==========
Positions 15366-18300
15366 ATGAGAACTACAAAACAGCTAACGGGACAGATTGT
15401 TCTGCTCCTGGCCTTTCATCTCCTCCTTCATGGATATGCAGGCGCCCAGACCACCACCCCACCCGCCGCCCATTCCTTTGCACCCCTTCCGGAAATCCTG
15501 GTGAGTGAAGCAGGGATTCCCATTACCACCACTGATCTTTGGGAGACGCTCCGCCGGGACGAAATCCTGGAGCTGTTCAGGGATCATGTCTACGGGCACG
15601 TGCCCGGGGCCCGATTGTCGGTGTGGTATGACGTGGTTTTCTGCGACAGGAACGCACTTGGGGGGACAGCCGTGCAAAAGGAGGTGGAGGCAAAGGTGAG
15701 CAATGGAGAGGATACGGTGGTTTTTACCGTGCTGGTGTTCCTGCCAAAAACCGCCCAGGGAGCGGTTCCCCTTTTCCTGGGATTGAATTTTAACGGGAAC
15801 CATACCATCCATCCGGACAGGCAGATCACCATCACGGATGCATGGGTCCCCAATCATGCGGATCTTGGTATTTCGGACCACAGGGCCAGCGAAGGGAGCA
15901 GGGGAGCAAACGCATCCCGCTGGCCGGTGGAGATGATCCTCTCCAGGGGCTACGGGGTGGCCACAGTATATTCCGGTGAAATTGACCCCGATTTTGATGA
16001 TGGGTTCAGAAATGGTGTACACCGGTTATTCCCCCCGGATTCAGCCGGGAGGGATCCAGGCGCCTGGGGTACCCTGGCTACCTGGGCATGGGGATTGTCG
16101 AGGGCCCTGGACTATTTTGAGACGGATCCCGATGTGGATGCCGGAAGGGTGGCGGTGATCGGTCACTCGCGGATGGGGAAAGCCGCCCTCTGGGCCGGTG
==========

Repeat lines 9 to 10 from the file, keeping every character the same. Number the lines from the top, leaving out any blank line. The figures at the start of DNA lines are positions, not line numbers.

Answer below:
16001 TGGGTTCAGAAATGGTGTACACCGGTTATTCCCCCCGGATTCAGCCGGGAGGGATCCAGGCGCCTGGGGTACCCTGGCTACCTGGGCATGGGGATTGTCG
16101 AGGGCCCTGGACTATTTTGAGACGGATCCCGATGTGGATGCCGGAAGGGTGGCGGTGATCGGTCACTCGCGGATGGGGAAAGCCGCCCTCTGGGCCGGTG